Maryland exchange can't tell whether Medicaid enrollees are still eligible
Published on March 3, 2014 at 1:55 AM
The state is unable to determine whether current enrollees continue to qualify for the state-federal program for the poor as a result of a glitch which officials estimate could cost $30.5 million over two years.
The Baltimore Sun: Medicaid Recipients May Stay In System Even If Then Don't Qualify
Maryland must spend as much as $30.5 million more to provide Medicaid coverage to Marylanders because the state's glitch-riddled health exchange website can't tell whether they are still eligible. It's another problem exacerbated by the software that has been causing headaches since the exchange website launched on Oct. 1 for those trying to get into the expanded Medicaid program or buy private insurance with subsidies (Cohn, 2/27).
The Washington Post: Maryland Begins To Put A Price Tag On Health-Care Exchange Debacle
The cost to taxpayers of flaws in Maryland's online health insurance exchange is coming into focus, with officials estimating at least $30.5 million in unnecessary Medicaid spending and conceding that they have no idea how much it will take to get a system that works. The state has paid $65.4 million to the contractor hired to build the system and fired this week because of the protracted problems. Costs are likely to keep rising as Maryland figures out how to fix or replace the system (Johnson and Flaherty, 2/27).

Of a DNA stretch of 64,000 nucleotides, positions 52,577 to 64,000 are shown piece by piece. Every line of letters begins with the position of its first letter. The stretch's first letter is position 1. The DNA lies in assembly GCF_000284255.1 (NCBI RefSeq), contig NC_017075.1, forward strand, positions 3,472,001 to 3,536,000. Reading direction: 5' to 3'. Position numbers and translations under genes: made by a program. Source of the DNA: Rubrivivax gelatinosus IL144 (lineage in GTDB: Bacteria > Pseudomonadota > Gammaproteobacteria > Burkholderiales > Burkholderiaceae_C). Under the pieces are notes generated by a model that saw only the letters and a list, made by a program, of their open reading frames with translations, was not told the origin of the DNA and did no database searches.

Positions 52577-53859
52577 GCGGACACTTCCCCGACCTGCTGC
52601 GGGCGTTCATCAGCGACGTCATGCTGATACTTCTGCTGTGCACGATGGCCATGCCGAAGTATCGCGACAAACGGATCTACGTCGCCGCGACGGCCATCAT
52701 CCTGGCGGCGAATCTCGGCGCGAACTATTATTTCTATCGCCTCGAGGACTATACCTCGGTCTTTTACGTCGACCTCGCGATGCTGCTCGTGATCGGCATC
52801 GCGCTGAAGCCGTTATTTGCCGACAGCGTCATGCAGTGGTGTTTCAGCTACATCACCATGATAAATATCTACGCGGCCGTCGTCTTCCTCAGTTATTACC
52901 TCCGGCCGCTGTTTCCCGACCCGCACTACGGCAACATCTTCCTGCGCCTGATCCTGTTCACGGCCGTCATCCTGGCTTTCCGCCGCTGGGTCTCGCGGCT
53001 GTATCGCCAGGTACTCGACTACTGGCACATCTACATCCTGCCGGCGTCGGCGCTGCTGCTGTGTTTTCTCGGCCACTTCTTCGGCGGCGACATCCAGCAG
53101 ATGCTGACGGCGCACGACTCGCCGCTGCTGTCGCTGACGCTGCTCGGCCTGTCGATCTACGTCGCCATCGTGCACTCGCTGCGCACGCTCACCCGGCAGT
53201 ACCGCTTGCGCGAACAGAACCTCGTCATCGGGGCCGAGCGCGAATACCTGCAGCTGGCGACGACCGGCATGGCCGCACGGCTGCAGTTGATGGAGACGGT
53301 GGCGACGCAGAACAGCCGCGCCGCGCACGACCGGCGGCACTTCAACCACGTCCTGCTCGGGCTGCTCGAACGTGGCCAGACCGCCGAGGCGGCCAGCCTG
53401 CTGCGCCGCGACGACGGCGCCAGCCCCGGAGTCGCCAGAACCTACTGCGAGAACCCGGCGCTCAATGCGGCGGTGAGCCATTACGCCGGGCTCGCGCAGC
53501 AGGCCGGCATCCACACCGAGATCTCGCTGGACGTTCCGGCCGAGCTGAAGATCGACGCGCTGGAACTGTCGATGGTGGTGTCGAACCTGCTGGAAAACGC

The Associated Press: Report: Md. Health Exchange Glitch May Cost $30.5M
A problem with Maryland's defective health care exchange could cost the state $30.5 million, because the state is unable to determine whether people remain eligible for Medicaid, according to a report by state budget analysts released Thursday (2/27).
This article was reprinted from kaiserhealthnews.org with permission from the Henry J. Kaiser Family Foundation. Kaiser Health News, an editorially independent news service, is a program of the Kaiser Family Foundation, a nonpartisan health care policy research organization unaffiliated with Kaiser Permanente.